It was funny – none of the three cared at all who won or lost that particular game, but they couldn’t deny the sense of camaraderie that came from cheering for something together. When the receiver of the Chargers scored a touchdown, Martin stood on his chair and whooped, and Arthur joined him. Douglas shook his head and tried to look exasperated, but ended up cheered anyway, and clapped for the home team.
The bar cleared out quite a bit once the game was over, although a few people remained. Arthur, Martin, and Douglas continued their chat now that the place was quieter, snacking on peanuts as they talked.
“It’s hopeless. I mean, you know I can’t even get things in football straight – I mean, our football – and I’m supposed to, otherwise you can’t socialize properly in these days,” Martin said with an eye roll. Wistfully, he added in a much quieter voice, “I’ve never got the hang of football. This wouldn’t really work back home when I can’t even tell people which club I support. Or the basics of how the game works.”
“Oh, Skipper, football’s easy. It’s just ‘put the ball in the goal.’ Like how basketball is ‘put the ball in the basket,’ and hockey is ‘put the puck in the net,’” Arthur put in helpfully. He gave Martin a sympathetic look. “Those are all so simple, though. American football though, that makes no sense.”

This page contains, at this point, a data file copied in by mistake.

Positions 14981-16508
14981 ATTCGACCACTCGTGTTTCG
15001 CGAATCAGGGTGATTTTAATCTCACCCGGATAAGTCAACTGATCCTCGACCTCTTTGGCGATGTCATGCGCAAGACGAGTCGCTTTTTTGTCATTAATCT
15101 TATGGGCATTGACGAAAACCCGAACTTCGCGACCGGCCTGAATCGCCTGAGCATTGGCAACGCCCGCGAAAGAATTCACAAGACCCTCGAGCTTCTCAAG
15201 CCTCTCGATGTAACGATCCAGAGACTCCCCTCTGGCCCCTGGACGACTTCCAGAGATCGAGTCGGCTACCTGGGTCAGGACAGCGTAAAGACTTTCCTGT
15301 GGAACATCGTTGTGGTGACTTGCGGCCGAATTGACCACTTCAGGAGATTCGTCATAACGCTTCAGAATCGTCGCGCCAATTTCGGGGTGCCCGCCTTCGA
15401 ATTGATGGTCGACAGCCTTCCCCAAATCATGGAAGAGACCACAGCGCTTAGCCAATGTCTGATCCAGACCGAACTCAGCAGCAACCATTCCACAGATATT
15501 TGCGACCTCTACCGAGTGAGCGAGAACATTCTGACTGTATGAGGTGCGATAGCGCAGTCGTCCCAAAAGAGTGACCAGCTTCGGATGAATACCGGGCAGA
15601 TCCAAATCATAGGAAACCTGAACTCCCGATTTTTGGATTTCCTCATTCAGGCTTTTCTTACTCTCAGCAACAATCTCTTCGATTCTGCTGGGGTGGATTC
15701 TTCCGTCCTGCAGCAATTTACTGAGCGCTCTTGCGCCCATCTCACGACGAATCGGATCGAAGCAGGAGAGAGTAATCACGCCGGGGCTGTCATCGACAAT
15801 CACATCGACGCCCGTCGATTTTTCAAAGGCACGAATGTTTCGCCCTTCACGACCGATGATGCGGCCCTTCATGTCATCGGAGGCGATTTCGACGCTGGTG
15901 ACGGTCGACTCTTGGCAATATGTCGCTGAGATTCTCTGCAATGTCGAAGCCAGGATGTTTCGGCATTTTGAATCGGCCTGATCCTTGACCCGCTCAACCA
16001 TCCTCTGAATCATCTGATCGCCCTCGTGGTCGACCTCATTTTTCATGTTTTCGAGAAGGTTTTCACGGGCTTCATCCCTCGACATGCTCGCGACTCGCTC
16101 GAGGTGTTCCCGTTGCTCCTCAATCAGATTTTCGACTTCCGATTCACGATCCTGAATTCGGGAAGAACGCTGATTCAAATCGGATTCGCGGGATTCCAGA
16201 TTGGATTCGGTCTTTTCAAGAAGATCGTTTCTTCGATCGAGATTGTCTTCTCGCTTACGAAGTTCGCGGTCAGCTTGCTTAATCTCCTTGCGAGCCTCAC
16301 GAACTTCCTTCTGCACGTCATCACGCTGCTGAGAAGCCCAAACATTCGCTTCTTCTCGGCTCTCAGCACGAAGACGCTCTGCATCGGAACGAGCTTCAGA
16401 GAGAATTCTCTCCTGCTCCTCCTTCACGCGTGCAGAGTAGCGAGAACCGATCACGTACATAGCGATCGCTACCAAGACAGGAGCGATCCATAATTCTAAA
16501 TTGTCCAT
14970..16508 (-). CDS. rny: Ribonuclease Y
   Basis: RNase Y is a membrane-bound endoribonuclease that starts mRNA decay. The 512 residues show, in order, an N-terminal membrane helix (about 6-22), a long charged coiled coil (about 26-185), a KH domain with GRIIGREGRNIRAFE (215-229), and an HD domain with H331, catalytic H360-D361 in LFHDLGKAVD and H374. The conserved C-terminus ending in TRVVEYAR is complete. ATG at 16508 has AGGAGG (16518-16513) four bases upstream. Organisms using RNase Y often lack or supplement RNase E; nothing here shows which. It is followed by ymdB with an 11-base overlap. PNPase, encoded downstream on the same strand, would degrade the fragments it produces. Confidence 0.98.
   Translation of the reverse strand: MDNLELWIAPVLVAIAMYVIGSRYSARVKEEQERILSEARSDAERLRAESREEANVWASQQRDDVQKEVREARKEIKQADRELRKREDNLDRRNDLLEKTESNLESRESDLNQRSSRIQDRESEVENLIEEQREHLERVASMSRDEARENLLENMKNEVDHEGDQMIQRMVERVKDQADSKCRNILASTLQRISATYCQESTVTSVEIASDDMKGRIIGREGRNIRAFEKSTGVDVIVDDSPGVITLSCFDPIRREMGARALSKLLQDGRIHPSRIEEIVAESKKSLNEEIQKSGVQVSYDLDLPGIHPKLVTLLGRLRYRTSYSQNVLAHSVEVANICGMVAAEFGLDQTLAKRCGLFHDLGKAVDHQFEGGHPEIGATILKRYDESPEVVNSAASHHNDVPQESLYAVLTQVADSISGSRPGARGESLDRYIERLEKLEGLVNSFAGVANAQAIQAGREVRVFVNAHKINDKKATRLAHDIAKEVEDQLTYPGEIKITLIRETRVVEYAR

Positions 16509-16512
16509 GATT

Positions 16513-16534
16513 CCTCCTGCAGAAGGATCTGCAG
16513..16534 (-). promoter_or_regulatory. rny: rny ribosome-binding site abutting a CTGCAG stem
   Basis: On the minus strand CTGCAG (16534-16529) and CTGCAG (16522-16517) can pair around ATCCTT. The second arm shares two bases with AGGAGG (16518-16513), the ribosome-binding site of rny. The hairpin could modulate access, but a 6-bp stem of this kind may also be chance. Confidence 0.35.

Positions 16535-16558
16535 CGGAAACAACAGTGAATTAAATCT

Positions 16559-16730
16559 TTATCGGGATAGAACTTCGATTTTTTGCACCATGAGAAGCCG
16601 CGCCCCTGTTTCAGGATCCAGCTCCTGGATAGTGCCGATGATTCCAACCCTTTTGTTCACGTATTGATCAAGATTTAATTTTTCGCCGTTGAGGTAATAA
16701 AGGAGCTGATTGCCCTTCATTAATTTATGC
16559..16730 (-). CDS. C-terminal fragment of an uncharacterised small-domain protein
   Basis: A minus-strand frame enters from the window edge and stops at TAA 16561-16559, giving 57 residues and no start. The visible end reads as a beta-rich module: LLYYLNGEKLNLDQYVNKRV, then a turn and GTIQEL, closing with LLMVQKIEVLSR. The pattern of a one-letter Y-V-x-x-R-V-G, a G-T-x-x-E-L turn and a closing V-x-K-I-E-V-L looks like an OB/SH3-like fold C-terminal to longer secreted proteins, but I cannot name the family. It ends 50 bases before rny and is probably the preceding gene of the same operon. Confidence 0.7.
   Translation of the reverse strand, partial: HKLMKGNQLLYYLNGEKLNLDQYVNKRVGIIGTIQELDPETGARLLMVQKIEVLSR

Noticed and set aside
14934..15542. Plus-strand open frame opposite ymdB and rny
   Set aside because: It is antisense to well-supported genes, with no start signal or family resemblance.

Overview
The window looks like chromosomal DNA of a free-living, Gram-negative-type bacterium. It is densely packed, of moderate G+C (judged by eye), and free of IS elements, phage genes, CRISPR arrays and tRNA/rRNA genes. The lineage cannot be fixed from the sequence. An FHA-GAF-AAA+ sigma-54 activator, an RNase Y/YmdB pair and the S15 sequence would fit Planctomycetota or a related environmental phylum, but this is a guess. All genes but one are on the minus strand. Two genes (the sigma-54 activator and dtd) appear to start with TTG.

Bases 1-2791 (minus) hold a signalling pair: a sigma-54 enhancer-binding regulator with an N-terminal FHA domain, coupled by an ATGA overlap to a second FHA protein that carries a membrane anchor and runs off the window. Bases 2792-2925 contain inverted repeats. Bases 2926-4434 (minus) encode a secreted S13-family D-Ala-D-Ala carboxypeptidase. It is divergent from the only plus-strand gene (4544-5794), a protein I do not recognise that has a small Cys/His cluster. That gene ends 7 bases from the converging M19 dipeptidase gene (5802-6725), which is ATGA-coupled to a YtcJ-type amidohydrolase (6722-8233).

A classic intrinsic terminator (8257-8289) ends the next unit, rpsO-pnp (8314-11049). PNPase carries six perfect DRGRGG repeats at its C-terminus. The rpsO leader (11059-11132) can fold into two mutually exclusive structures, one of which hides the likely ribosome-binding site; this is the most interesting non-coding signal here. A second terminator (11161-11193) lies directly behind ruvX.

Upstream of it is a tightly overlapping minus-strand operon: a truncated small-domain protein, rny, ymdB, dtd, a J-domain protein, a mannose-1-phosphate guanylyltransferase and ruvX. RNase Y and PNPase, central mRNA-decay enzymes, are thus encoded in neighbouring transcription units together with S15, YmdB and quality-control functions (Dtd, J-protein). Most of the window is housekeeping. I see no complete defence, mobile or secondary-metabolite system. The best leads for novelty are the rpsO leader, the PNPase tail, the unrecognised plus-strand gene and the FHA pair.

“I’m with you there, Arthur. That was fun, watching the game with everyone, but I still didn’t know what was going on,” Martin agreed.
“Well, it’s not your fault, because it doesn’t make sense. It’s got all those downs, and yards and things. If there’s downs, how come there aren’t ups? Or maybe there are ups? And so many numbers with the yards and the keeping track of how many downs you’ve got. I mean, who wants to do maths when you’re watching sports?”
“As a matter of fact, the Arthur Shappey School of Thought For Oversimplifying Team Sports does apply to American football, surprisingly. It’s ‘put the egg-shaped thing on the other side of the field.’ As far as I can tell, anyway,” Douglas said.
“Oh, right. Something about end zones or whatnot. Still, there’s just too much to keep track of. What about when that one chap said they were putting the special teams in? Is that like when that engineer who doesn’t work at the airfield anymore asked if I was special, and then Mum called him a – well, you heard what she called him,” Arthur babbled.
Martin chuckled at the memory, and Douglas replied with a hint of laughter in his voice, “I’m not too clear on what they meant by ‘special teams’ either. It’s a confusing term at best. Perhaps it is the same meaning as intended by that engineer who, rightfully so, does not work at the airfield anymore.”
“Right. But you know what the main problem I have with American football is it’s just so dull,” Arthur declared.
“But you were having so much fun!” Martin said with a good amount of surprise in his voice.
“Only because I was with you two! You guys make everything fun,” Arthur said. “I loved cheering the team on with you two. Doesn’t mean it wasn’t annoying every time they’d stop the play. On its own, American football is dull.”
Martin was suddenly overcome with the confusion of how Arthur, who found everything to be brilliant, could say that anything was “dull.” This was mixed with the faint pleasure of Arthur’s compliment. In all, Martin couldn’t figure out how to respond, so he just said nothing. Douglas was too much in agreement with Arthur’s assessment of American football to be as conflicted. His response was a simple, “Oh?”